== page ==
Rwenzori Center for Research and Advocacy (RCRA) is a charity organization operating in southern and western Uganda with a mission to accelerate access to information and achieve social change through the use of ICTs – effectively empowering communities (specifically, women and children) through economic development, improved health, clean water and sanitation, and climate resilience.
Each day, almost 800 women around the world die of childbirth or pregnancy-related complications. In Uganda, maternal mortality remains high, at 480 deaths for every 100,000 live births. This is in part due to inadequate access to health care information, lack of a functioning referral system, inadequate capacity of skilled personnel, and poor interpersonal communication in antenatal care. Yet there are tools like mobile phones, community radio FMs, projectors, social media, television, Internet, and desktop computers that have the potential to make a difference. RCRA believes that converging all of these information communication technologies (ICTs) will significantly reduce preventable maternal deaths.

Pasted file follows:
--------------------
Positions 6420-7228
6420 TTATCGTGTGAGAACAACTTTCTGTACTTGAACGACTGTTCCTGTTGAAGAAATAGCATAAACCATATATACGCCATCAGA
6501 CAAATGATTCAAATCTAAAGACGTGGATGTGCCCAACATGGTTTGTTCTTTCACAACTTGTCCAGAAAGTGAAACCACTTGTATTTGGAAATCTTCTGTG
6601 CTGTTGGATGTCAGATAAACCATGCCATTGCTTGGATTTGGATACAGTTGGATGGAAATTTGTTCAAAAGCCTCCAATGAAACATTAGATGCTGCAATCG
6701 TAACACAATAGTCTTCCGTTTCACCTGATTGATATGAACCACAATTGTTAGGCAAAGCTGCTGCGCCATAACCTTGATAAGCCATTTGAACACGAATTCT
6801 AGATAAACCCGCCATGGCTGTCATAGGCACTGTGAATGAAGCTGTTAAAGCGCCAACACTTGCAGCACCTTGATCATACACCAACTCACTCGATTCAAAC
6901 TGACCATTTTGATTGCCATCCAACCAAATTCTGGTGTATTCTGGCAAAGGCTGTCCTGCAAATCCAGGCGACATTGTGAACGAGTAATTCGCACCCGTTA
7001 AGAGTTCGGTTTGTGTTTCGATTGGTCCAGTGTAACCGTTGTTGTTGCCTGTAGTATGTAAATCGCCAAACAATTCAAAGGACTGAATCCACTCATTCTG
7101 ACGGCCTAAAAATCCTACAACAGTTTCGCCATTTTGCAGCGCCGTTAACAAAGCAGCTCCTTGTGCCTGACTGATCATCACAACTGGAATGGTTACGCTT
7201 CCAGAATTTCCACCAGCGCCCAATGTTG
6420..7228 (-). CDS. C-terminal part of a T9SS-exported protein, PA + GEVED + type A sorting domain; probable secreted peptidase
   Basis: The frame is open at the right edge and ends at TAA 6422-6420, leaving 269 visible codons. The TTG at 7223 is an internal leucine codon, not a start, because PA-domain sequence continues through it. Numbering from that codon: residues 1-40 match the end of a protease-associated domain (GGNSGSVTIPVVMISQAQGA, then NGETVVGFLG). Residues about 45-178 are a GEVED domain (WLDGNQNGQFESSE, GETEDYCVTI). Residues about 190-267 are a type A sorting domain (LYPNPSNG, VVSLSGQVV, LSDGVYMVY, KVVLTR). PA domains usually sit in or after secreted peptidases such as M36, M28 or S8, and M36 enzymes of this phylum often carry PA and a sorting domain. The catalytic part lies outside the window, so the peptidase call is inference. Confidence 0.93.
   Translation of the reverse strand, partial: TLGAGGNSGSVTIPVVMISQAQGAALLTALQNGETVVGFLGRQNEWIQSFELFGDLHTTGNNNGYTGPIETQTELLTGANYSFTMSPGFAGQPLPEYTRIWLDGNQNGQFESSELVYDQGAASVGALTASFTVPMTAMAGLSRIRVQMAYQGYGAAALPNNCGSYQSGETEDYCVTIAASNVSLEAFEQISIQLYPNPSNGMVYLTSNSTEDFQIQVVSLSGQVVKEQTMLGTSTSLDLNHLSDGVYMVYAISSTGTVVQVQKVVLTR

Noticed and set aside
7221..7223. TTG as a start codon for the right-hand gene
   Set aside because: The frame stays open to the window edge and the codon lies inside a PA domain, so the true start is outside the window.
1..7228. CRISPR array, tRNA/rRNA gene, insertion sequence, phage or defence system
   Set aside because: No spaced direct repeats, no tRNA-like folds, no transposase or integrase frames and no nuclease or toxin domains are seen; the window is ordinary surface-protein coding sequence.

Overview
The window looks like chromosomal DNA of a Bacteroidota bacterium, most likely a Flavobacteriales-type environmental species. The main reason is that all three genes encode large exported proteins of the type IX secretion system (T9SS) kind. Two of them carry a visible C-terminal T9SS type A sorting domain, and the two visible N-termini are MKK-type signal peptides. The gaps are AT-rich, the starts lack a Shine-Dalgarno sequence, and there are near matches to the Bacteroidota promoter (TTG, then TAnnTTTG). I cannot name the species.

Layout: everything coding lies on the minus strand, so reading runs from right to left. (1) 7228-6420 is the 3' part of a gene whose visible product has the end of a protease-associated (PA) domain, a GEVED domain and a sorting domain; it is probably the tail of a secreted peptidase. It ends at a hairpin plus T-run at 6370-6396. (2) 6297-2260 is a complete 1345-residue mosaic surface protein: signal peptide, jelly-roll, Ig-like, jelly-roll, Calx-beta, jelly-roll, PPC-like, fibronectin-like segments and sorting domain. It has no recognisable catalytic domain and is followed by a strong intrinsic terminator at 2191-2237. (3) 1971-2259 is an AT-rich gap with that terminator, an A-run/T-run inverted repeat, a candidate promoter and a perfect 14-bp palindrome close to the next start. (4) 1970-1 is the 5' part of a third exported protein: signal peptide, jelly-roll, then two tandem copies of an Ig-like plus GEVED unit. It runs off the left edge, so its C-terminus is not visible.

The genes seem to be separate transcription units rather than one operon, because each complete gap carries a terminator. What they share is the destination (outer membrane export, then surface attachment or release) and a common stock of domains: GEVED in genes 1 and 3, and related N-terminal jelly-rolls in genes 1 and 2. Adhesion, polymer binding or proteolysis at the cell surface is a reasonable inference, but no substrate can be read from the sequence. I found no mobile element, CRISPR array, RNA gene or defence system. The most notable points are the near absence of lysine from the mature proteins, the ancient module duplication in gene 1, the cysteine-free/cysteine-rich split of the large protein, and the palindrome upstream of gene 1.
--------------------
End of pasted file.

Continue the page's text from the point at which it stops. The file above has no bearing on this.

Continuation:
According to the Uganda Communications Commission (UCC), Uganda has nearly 17 million mobile phone subscribers. PricewaterhouseCoopers (PWC) predicts that this number could rise to 25 million this year (approximately 70% of Uganda’s population). With penetration rates still below 40%, PWC contends that there is huge potential for growth.i
In the Rwenzori region where RCRA is based, 95% of Ugandans have mobile phones and 5% can access a phone at neighboring households. Those living in more remote areas without hydroelectricity have solar energy panels to charge their mobile phones, and nearly 99% of households have radios and can listen to broadcasted reproductive radio programs. These statistics reveal great opportunity to converge and leverage ICT.
RCRA kick-started the ‘’Converging ICTs for saving mothers giving life’’ project in November 2014. The initiative’s primary objective is to increase access to ICTs to promote primary healthcare information, improve maternal health and reduce child mortality.